Economy of Chandrakona
The economy of Chandrakona is but an agrarian one dependent on agriculture although a major sector of economy depends on the sector of tourism, since it is a historical place. Tourism earns a lot of revenue for the state. Certain agricultural products that are important and massively grown are rice, potato and jute. Only the large scale industries here are formed by about 20 cold storages of potato. A few of the percentage of the people are government employees, School Teachers and employed in other small private sectors. The financial prominence and eminence of most of the people is in middle class and lower middle class category.
History of Chandrakona
The history of Chandrakona and its adjoining areas lies in every nook and corner of the state that begins to emerge about 690 A.D approximately when the Malla Dynasty was founded at Bishnupur. Once prosperity had been the watch word for this town but not much else is certain. Historically terror and turbulence had dawned upon the anarchical period typed in history as Matsyanyaya of Bengal. However tucked into the less-populated, forest covered fringes of the Chotonagpur plateau; the kingdom of Bishnupur is lived by its own set standards. And moreover, the excellent supply-system of agriculturally rich areas irrigated by river Shilaboti and its canals, Chandrakona grew in eminence, though gradually. Its proximity to the Puri route helped greatly, since it remained a part of Utkal or Orissa for a substantial period commencing early 13th century. The Jagannath temple had been completed only half a century ago.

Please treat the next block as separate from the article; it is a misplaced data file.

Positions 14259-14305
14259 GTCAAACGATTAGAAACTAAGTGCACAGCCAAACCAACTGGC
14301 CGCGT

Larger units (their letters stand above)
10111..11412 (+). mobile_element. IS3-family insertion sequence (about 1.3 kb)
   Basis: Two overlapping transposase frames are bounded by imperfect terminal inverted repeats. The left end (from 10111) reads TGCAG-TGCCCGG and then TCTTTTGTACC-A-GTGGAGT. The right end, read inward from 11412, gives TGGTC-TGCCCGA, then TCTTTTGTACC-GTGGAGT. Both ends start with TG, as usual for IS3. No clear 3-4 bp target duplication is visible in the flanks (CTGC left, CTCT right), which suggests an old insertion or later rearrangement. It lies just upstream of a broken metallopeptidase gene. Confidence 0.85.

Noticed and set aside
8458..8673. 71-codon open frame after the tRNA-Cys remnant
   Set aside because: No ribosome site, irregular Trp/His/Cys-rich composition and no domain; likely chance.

17th century scholar Jagamohan Pandit, in his Sanskrit geography-text Deshavali Vivriti, described Chandrakona as an important place in Bhan Desh - a land lying between the rivers Kangsabati and Shilaboti; a land rich in alluvium where fertility of the soil led to the cultivation of jute that sustained a renowned jute-textile industry. Cotton growing in profusion paved the way for emergence of cotton-textile industry that was almost equally famous. Its rivers and water bodies yielded abundant fish and sustained a large population of fishermen. One must keep it in mind that this prosperity was gained even as the Mughals and the Pathans clashed over the terrain for dominance till the former emerged victorious.
Raghunathgarh Rekha Deul of Chandrakona